In the newsletter, Pierre extended his best wishes to North Miami Police Cmdr. Jeffrey Key, who he said has been hired as Opa-locka’s chief, and officer Peter Cruz, who has been hired as his deputy.
Both officers have already had their send-offs and have left their current posts.
“They’ve submitted their letters of resignation to the police chief,” Pierre said. “I think they had a goodbye party for them already.”
Key, who began his police career in Opa-locka, is the son-in-law of the late Robert Ingram, Opa-locka’s former mayor. Cruz, who ran North Miami’s Police Athletic League, has had a number of internal affairs complaints against him since joining NMPD in 1985. Florida Department of Law Enforcement records show two complaints: one for perjury and another for providing false statements. Both were dismissed. The Miami-Herald was unsuccessful in reaching either Key or Cruz Wednesday.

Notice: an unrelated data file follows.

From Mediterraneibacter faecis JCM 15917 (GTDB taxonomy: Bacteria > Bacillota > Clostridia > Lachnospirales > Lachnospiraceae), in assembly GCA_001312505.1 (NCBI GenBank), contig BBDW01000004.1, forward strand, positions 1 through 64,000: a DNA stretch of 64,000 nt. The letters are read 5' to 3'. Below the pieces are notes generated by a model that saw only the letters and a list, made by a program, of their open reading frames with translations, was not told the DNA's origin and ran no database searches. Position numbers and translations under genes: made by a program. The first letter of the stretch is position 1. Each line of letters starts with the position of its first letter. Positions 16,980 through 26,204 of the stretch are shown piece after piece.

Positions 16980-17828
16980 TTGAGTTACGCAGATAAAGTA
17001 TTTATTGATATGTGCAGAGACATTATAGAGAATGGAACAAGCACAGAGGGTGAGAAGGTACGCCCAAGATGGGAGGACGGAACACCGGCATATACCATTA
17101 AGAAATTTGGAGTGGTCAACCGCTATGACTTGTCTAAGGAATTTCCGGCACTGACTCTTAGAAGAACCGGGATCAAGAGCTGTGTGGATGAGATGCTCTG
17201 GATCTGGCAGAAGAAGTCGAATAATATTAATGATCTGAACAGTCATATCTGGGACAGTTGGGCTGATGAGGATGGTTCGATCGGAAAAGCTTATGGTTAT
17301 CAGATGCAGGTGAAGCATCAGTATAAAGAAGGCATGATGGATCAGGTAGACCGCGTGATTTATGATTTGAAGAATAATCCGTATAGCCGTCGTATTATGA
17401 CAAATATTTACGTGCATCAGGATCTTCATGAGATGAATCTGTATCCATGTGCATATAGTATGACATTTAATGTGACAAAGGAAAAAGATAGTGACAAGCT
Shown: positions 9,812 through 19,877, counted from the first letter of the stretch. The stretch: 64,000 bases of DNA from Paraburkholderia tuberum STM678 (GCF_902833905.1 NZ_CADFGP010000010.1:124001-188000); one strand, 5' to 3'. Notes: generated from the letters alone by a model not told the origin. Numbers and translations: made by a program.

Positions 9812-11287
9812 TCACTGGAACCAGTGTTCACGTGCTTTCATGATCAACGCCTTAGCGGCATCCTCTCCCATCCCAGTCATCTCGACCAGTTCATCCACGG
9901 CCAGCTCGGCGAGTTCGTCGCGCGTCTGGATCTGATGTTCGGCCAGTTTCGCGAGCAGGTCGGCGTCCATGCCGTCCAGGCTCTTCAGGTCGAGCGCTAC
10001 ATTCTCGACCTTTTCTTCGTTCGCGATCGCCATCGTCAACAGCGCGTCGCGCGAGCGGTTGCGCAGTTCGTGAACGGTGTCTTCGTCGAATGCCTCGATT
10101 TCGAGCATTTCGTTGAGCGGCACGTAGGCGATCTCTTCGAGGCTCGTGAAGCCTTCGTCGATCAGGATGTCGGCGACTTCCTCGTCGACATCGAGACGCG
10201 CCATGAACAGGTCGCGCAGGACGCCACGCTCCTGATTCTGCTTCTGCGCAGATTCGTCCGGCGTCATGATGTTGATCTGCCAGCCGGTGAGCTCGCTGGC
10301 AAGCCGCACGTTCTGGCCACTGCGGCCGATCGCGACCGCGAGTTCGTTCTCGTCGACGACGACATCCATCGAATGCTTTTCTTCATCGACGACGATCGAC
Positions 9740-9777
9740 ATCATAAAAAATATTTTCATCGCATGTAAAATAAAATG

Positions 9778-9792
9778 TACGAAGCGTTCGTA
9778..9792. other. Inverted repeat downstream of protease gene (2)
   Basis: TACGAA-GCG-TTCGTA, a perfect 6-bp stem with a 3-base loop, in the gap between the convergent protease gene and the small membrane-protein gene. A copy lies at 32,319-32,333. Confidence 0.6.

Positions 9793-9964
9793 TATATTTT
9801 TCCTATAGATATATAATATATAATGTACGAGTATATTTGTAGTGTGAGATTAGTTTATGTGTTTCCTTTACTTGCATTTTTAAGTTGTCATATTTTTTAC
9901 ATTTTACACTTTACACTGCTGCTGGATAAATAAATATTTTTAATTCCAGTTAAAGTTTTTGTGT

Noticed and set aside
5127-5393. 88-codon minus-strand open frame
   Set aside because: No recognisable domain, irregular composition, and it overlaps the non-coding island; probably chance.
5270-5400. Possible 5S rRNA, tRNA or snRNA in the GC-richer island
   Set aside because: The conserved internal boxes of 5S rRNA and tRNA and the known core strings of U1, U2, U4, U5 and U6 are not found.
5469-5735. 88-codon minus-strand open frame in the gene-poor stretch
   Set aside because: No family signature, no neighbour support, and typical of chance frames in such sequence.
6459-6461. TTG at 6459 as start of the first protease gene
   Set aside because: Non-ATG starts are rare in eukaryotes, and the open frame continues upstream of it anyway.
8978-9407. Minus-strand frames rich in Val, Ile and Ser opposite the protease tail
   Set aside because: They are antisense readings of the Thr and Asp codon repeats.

North Miami’s city manger, Stephen Johnson, confirmed that the officers have been hired in Opa-locka.
“I don’t’ know about what Opa-locka is saying now. I can only go by what our officers are telling us,” Johnson said.
Pierre said he is surprised that Baker is calling the appointments rumors.
“I spoke to them personally,’’ Pierre said, of the two NMPD officers. “They are going to work in the city of Opa-locka. I think everything has been negotiated, including salary.”
The officers announced their new jobs sometime last week at a command staff meeting, Pierre added.
Baker called the announcement by the two officers “overzealous” and that the information has been “taken out of context.’’